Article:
Why has Wake Forest stumbled this month? It isn't so much that the Deacons are young, but rather that they, more than a lot of teams, need to play with a lot of energy. Remember, this is not a great outside shooting team. They rely on tough defense and dribble drives that get them lots of free-throw attempts. For teams at the top of the rankings, these are the dog days of February. Energy is hard to come by.
I still say that when all is said and done, the Big East will get nine teams into the tournament.
I know there's been a lot of chatter about all the flagrant, flying elbows, but there is no evidence to suggest that these incidents are actually on the rise. I liken it to the outbreak of shark attack stories that occurred a few years ago. There was no statistical increase, but because each attack was covered out the wazoo it seemed like there was more of them.
When you're a bubble team, and you have a really good team on your home floor, you have to win the game. So well done, Wisconsin (beat Ohio State) and not so well done, Kansas State (lost to Kansas after being up 16 in the first half).
I am still figuring out why Oklahoma State coach Travis Ford had to apologize for uttering a profanity during a game that was picked up by a courtside microphone. It's the TV folks who should apologize, not Travis. It's not like he dropped an F bomb at a press conference. OSU athletic director Mike Holder made a silly stink about how wrong Ford was to use a naughty word. If anyone thinks that a coach using profanity when addressing his players is unusual, then I'm glad you've been shocked out of your blissful naivete.
I've been slow coming around to Arizona State ... but here I am. As well as the Sun Devils have been playing in the Pac-10, they will be an even tougher out in the NCAA tournament because they play such an unusual zone defense. (If you haven't seen it, it shifts and morphs according to the offense, much like Jerry Tarkanian's amoeba zone did at UNLV back in the early 1990s.) Teams in the Pac-10 are accustomed to playing against that zone, but ASU's NCAA opponents will not be. Also, this team is getting much more balanced scoring, which leaves them less dependent on superhuman efforts from James Harden. In the Sun Devils' wins over UCLA and USC last week, Harden attempted a combined 11 field goals.
Incidentally, you think NC State fans are suffering from seller's remorse for running Herb Sendek out of Raleigh?
Yes, Purdue got Robbie Hummel back for the Iowa game. But he shot 1-for-7 and scored two points. It's a shame to see him struggle with his injured back, because the Boilermakers can't make a run in the NCAA tournament without him being at full strength.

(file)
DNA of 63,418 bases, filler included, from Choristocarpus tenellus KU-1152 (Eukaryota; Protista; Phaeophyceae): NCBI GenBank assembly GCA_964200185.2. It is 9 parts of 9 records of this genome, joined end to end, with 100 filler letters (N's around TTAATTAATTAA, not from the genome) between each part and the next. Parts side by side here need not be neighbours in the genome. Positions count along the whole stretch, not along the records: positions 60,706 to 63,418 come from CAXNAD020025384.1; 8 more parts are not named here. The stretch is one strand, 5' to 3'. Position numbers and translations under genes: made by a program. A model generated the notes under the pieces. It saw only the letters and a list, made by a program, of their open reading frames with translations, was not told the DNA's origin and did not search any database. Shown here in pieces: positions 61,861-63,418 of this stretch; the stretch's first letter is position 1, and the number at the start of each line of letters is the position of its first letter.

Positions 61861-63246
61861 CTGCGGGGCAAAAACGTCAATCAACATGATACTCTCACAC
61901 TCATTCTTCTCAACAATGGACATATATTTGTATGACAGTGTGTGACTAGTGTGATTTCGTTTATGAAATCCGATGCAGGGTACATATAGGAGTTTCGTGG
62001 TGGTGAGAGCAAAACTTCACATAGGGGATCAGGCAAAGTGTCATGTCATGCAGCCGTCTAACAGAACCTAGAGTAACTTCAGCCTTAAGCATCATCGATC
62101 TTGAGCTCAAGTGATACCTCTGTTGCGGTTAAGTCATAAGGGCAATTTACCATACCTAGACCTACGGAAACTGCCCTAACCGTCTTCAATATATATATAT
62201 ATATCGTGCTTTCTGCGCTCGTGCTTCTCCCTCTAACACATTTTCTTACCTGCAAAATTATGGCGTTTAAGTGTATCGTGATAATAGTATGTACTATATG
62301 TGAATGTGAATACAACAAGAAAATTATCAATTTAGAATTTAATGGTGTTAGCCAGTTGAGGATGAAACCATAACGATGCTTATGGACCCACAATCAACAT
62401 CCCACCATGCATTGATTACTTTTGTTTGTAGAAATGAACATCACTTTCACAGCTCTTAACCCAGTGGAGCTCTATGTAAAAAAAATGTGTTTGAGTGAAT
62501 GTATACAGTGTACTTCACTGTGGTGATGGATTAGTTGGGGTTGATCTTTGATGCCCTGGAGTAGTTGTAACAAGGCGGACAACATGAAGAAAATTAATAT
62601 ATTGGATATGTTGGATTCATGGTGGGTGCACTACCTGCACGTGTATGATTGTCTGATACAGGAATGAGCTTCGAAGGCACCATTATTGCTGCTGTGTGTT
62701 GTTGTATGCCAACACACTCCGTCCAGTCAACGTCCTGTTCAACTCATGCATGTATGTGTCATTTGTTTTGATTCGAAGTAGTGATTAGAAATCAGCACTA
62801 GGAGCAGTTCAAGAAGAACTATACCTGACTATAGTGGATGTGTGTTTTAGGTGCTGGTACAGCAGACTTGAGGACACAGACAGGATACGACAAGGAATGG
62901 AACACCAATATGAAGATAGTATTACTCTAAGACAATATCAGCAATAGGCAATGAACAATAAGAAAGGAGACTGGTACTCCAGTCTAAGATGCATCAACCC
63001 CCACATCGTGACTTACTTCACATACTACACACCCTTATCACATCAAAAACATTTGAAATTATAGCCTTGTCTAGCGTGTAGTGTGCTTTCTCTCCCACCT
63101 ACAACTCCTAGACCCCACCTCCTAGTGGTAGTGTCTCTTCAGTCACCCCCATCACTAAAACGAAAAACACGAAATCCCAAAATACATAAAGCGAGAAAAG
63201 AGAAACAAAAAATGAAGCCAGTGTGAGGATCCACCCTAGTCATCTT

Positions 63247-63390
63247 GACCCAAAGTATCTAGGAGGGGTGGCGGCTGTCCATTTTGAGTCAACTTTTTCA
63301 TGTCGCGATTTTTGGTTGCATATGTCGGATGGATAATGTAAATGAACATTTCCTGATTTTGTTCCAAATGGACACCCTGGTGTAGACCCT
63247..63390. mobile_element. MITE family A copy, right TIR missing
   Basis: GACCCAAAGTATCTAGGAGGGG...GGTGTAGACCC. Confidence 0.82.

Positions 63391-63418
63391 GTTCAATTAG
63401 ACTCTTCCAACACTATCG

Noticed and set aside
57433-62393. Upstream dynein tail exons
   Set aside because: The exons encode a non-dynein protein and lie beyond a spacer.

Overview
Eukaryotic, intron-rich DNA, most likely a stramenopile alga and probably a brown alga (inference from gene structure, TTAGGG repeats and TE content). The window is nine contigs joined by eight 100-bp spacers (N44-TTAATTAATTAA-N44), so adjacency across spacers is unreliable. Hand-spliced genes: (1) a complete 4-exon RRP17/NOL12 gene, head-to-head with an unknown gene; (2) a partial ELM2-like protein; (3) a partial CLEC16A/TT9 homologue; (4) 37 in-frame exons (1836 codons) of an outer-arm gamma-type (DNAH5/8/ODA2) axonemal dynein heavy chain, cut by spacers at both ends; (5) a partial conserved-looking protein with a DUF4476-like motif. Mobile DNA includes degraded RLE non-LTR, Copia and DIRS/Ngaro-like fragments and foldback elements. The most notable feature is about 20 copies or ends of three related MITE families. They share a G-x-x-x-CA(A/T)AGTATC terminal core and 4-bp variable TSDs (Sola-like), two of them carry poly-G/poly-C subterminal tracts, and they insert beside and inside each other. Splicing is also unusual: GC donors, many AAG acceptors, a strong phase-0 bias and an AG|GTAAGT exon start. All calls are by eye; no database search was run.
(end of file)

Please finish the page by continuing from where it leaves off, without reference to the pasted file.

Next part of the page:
This Week's AP Ballot (Official rankings in parentheses)
1. Connecticut (1)
Teams in poll not on my ballot: Butler (21), Illinois (18), UCLA (20)
I'm sorry to hate on my fellow voters, but there is no logic -- none -- to have UCLA ranked ahead of Arizona. And not just ahead, but nine spots ahead. Was I hallucinating, or did Arizona just spank UCLA by 12 points last week? Yes, the game was in Tucson, but it's not like Arizona was a fluke; it was the Wildcats' seventh-straight win. It's time for voters and fans to come to a cold realization about UCLA. The Bruins have yet to beat a team that is currently ranked in the top 25. They have a chance to rectify that when they get No. 22 Washington at home on Thursday night, but for the time being, UCLA is overrated.
I'm likewise confused as to how Xavier can be ranked nine spots ahead of Dayton. I could have sworn the Flyers just walloped Xavier by 13 points last week. Once again, that was no fluke; Dayton is 23-3 with a win over Marquette in November. And Xavier also lost its previous game at Duquesne.
Most of my other differences with my fellow voters are minimal. I've got Purdue ranked six spots higher than they finished because I am still giving them a pass because of Hummel's back injury. Since it's beginning to look like this situation is not going to improve, next week I'll rank Purdue based more on their actual results. You'll also notice I dropped Butler off my ballot completely. The Bulldogs lost at home on Sunday to Loyola (Ill.), a team that came in with a 5-10 record in the Horizon League. I still think Butler is a good team, but I'd imagine the Bulldogs' next loss in their conference would knock them out of the rankings.
Seth Davis' book, When March Went Mad: Magic, Bird and the Game That Transformed Basketball, will be published by Times Books in March, 2009. Click here to preorder a copy.